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INFORMATION TECHNOLOGY | Contributed Content, Singapore
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Albert Kuo

These are 4 questions you need to consider after a data breach

BY ALBERT KUO

In the moments after a security breach is detected, moving quickly is incredibly important for Singapore businesses, especially now that the Personal Data Protection Commission (PDPC) plans to revise the Personal Data Protection Act (PDPA) to require companies to notify it of breaches within 72 hours.

Before these incidents occur, it’s vital to make a plan that will enable you to investigate incidents quickly and with greater accuracy. The decision-makers of the company need to understand where critical assets lie and the information that may need to be reported ahead of time, so that the Incident Response (IR) team isn’t significantly burdened after a breach.

To ensure that IR teams are prepared when an attack happens, here are four questions these teams should be prepared to answer from the moment a breach occurs to ensure all of the information needed for disclosing it to relevant stakeholders is readily available:

1. What’s the scope of this incident?
There’s only one thing worse than announcing leaked records, and that’s needing to make the same announcement more than once. Organisations need to understand exactly how extensive the breach was in order to avoid this faux pas—or, like some companies, be comfortable with announcing the maximum possible number of affected users before investigations are complete. There are pros and cons to playing it safe, but the best solution is to see what roadblocks exist in the IR team’s ability to investigate breaches and remove them wherever possible.

2. What kind of violation is it (e.g. PCI-DSS or HIPAA)?
If the IR team only has 72 hours to gather as much information as possible about a breach before reporting, it’s critical to know which policies to address. Requiring companies to report breaches does not just mean there’s less time before customers know about an incident. It also means that the organisation will be expected to answer more specific, technical questions about the incident in a shorter timeframe.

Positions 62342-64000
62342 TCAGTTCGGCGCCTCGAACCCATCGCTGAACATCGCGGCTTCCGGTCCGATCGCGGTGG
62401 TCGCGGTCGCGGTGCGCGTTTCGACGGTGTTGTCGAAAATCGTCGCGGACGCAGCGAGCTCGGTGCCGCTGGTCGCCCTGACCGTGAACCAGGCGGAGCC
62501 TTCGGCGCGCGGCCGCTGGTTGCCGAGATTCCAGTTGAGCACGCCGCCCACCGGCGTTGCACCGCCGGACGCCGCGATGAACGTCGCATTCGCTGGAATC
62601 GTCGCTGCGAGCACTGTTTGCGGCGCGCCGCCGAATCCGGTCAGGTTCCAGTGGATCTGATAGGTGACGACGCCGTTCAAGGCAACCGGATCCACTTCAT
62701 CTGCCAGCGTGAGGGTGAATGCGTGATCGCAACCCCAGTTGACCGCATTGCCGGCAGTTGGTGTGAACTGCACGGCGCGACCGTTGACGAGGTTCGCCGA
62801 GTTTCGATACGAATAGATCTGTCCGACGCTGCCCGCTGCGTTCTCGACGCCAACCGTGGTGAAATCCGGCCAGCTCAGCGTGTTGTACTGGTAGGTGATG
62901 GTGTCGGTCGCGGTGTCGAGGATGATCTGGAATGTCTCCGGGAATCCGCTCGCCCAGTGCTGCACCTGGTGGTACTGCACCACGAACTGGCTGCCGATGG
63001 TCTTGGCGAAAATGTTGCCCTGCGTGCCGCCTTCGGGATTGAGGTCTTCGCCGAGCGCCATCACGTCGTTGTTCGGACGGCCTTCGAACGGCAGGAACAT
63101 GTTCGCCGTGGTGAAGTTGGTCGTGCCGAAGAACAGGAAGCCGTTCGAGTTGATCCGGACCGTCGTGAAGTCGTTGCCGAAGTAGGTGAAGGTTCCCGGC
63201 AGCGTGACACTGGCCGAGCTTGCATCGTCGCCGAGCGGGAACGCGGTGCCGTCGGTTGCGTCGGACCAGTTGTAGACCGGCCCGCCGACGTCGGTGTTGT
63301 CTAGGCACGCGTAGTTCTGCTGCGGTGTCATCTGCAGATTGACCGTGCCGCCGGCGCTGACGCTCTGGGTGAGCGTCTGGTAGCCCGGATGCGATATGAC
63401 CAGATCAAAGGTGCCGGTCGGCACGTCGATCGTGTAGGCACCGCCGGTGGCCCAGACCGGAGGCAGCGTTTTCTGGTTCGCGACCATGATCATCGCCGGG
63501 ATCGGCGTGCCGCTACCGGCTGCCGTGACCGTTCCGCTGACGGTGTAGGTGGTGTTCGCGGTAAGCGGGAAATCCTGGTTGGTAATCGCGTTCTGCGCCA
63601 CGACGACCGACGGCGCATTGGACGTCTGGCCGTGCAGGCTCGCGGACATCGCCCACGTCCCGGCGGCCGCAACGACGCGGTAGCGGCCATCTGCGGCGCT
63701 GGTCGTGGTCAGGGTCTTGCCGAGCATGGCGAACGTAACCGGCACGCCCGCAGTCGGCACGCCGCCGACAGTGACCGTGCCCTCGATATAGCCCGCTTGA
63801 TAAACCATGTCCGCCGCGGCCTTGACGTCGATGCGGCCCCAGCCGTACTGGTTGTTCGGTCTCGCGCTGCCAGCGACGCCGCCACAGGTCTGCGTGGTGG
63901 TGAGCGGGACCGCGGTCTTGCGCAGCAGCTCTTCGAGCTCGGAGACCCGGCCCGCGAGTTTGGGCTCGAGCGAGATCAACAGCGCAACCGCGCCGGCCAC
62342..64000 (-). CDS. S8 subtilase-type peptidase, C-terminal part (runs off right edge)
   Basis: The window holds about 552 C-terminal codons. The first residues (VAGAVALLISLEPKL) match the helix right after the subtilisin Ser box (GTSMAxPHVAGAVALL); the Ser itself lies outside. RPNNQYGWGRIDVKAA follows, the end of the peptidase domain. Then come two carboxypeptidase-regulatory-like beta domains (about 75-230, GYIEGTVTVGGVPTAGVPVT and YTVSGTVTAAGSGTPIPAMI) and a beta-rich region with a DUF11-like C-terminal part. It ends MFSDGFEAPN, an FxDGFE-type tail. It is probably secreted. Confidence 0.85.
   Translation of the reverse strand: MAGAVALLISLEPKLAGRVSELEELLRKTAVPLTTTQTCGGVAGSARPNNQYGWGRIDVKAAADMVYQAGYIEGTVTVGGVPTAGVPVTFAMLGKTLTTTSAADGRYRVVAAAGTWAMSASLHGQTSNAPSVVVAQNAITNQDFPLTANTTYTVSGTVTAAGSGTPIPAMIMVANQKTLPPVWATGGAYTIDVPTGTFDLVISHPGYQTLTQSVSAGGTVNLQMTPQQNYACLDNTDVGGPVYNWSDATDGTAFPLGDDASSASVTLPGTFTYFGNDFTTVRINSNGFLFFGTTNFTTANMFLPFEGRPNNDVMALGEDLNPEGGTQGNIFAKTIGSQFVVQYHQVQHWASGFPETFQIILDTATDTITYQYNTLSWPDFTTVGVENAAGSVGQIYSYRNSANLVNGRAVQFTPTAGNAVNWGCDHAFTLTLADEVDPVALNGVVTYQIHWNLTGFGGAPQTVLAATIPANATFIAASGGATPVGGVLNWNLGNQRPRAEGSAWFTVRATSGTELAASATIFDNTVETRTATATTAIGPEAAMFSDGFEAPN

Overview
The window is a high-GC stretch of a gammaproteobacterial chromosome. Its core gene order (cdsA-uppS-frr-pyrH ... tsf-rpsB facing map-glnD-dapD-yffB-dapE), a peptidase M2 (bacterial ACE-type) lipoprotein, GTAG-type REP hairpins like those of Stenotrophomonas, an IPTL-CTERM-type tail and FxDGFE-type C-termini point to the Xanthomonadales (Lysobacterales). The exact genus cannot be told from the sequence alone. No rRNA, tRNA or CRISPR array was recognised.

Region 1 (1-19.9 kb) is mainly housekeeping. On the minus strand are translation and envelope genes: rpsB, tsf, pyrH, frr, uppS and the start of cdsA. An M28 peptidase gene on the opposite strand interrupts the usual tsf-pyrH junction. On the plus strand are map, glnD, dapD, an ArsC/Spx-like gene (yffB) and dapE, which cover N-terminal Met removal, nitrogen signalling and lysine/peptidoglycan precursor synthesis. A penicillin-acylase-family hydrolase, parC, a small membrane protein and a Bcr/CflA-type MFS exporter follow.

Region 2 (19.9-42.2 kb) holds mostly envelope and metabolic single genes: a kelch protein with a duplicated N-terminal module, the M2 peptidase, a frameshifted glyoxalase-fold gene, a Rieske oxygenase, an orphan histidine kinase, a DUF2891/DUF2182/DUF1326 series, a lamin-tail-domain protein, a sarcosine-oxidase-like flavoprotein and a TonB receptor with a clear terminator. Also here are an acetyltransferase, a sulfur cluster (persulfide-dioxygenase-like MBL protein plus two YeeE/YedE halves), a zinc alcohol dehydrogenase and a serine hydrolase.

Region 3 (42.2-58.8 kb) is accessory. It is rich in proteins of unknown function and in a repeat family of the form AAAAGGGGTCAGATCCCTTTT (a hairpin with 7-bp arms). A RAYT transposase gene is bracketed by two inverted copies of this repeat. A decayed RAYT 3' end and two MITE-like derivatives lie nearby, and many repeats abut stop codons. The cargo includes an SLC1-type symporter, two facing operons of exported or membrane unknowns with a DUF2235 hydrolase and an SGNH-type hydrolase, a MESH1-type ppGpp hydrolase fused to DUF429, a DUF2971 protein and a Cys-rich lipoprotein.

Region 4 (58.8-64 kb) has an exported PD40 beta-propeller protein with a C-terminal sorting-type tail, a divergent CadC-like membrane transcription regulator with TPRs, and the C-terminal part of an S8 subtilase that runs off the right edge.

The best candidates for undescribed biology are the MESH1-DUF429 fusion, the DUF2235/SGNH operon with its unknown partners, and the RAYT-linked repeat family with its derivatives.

3. Who is affected?
Identifying which customers have been affected will require precision in order to mitigate the damage to the company’s reputation. Security breaches are a fact of modern life, but customers still expect stringent protections and data privacy. When a breach does occur, company leaders across functions will need deep visibility to answer these questions right away.

4. What did the attack campaign look like—and are the attackers still present?
According to a report from PwC, business leaders in Singapore who had experienced a cyber attack noted that these incidents primarily occurred through the exploitation of mobile devices and phishing. In addition to understanding how an attacker made it past the organisation’s defenses, these organisations also need to determine whether the attacker is still inside the environment. This goes hand in hand with the current breach detection gap. In 2018, attackers could dwell inside an environment for three months on average before the breach was detected.

As Singapore and other governments around the world continue to strengthen consumer protections and privacy rules, this last question will grow more and more important. We’re moving away from a time when security was primarily considered the responsibility of companies and the increase in publicised breach reporting will ultimately lead to customers putting their trusted organisations under more scrutiny.

Implementing frameworks like the Center for Internet Security (CIS) Top 20 Critical Security Controls can help organisations answer these questions quickly, but many need help extracting value from ambitious frameworks that require better visibility and a more efficient use of security resources. We have seen how an emerging category of security and analytics can help. 

The views expressed in this column are the author's own and do not necessarily reflect this publication's view, and this article is not edited by Singapore Business Review. The author was not remunerated for this article.

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Albert Kuo

Albert Kuo

As the Vice President of Asia Pacific for ExtraHop, Albert is responsible for the company’s growth strategy and driving customer and partner engagement in the region. His experience in APAC has spanned more than 20 years, leading teams at ArcSight, Hewlett Packard Enterprise Security, Blue Coat, and SailPoint. Earlier in his career, Albert worked on Wall Street as a derivatives sales/trader. Albert graduated from the University of California at Berkeley with a degree in Electrical Engineering/Computer Science, and earned an MBA in Finance and Marketing from Columbia Business School.

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